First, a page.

Japanese pay last respects to earthquake victims
The newly released information says 11,004 people dead, 17,339 missing, 2,778 injured, 16,200 homes destroyed, and 112,000 damaged
Japanese officials are being forced to come up with new ways to cope with the overwhelming number of dead.
Meanwhile, another strong earthquake off the coast of Japan rocked the already devastated country on Monday morning, however, a tsunami warning that was issued following the new quake has since been cancelled.
In Fukushima workers are still battling to contain radiation leaks at a nuclear power plant severely damaged by the tragedy.
Japan's nuclear agency says levels of radioactive iodine in the sea near the plant have risen to almost 2,000 times the usual level.
And as that crisis looms, many are still struggling with the loss of loved ones.
The Japanese always cremate their dead, but with the crematoriums at full capacity, abandoned lots have been turned into emergency graveyards. Thus, instead of a proper send-off, victims of tsunami have only a mass grave.
Not only will tsunami victims be buried, contradicting Japanese tradition, but when the opportunity arises they will have to be exhumed before they are eventually cremated.
Kesennuma is a traditional fishing town. After being struck by the earthquake and the tsunami, it was then ravaged by fires that lasted days.
At least 500 died.
Instead of a priest, a Kesennuma town official conducted an impromptu ceremony at a mass grave.
“This is horrible. We are just trying to bring these people closure as best we can,” says Yasushi Murakami, Kesennuma Town Hall official.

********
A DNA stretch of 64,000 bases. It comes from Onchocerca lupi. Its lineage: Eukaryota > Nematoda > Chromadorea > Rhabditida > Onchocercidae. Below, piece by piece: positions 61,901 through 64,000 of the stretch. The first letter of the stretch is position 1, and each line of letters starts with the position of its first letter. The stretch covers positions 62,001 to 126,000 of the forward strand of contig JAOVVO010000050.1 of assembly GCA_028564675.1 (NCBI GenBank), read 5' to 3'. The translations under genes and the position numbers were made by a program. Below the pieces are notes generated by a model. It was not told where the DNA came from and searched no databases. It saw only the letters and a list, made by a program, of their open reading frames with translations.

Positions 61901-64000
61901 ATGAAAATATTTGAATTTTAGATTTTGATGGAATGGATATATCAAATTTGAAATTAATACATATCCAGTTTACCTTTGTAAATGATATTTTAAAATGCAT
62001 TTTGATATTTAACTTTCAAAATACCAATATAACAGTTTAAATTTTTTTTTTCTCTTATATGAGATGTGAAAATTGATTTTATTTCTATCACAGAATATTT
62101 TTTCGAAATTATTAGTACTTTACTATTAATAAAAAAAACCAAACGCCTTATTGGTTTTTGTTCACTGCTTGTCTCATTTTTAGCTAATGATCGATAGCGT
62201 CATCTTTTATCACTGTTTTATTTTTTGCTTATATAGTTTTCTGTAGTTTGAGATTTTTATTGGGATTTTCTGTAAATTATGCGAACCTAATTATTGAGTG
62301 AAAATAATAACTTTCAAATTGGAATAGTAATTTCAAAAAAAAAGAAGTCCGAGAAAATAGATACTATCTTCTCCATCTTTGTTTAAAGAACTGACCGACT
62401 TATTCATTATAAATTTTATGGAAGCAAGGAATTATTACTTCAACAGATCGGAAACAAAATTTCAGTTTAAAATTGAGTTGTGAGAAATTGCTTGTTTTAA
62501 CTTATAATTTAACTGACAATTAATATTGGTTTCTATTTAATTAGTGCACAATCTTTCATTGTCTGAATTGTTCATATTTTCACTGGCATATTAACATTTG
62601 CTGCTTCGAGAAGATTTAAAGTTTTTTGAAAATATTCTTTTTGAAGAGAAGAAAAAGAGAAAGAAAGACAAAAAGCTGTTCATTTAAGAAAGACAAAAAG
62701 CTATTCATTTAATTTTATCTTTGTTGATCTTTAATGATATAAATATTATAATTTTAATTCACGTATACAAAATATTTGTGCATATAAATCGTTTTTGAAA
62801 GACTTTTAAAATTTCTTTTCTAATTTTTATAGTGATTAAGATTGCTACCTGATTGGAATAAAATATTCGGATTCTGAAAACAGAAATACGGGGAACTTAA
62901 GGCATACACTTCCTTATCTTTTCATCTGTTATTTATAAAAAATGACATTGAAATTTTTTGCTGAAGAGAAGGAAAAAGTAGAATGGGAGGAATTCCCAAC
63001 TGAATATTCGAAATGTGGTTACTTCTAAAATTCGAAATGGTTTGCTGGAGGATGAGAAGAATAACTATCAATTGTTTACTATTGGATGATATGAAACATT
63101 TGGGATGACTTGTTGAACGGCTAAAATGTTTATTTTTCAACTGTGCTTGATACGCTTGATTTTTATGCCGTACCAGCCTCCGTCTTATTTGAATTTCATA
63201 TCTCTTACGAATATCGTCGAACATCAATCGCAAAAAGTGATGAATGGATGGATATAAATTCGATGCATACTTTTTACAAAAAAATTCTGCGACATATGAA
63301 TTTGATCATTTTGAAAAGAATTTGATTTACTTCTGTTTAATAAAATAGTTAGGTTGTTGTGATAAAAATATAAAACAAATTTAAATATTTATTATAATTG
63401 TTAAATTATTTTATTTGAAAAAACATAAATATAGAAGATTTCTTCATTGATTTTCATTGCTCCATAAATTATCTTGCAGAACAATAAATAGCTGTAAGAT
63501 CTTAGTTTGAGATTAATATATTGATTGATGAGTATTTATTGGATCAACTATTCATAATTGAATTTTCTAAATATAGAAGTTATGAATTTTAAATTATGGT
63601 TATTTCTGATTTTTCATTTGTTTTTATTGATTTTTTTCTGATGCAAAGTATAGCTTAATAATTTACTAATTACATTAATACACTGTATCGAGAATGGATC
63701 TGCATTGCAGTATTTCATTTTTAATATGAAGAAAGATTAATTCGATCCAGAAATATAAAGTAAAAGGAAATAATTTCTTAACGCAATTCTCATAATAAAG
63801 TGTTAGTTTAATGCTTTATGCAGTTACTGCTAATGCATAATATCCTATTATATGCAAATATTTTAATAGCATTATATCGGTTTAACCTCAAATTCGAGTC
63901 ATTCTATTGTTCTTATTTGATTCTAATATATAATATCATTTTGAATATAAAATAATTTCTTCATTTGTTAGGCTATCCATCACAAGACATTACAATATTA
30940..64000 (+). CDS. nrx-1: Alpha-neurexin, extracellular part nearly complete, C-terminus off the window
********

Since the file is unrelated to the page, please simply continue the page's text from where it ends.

In the biting wind, family members get just a few minutes, before construction workers bury the coffins.
“We do not know how long it will take for the crematoriums to be able to process these bodies. Probably several years,” says Murakami.
Many of the relatives have themselves lost houses as well as their loved ones.
“This lets us get on with other things. For two weeks, we searched for my cousin – now at least we know what has happened to her,” says Onodera Katuhira, one of those whose relatives died in the tsunami.
Meanwhile, soldiers rake through the remains of the town – untouched since the disaster. They say there may still be hundreds of bodies below the rubble.
Nuclear crisis puts business on edge
The far-from-perfect situation at the Fukushima power plant has directly affected stock markets and business in general.
The Nikkei fell on Monday as concerns about the crippled nuclear plant in Japan remained the key focus for investors.
Tokyo Electric Power Company nosedived almost 17 per cent after it became clear over the weekend that the country faces a protracted struggle to bring the company's quake-stricken nuclear plant under control.
However, the base metals market is expected to benefit from the rise, as it is being supported by the prospect of high demand for the future reconstruction of Japan. This will definitely have a positive impact on Russian producers, as metal stocks had been among the leaders on the Russian markets for the last week.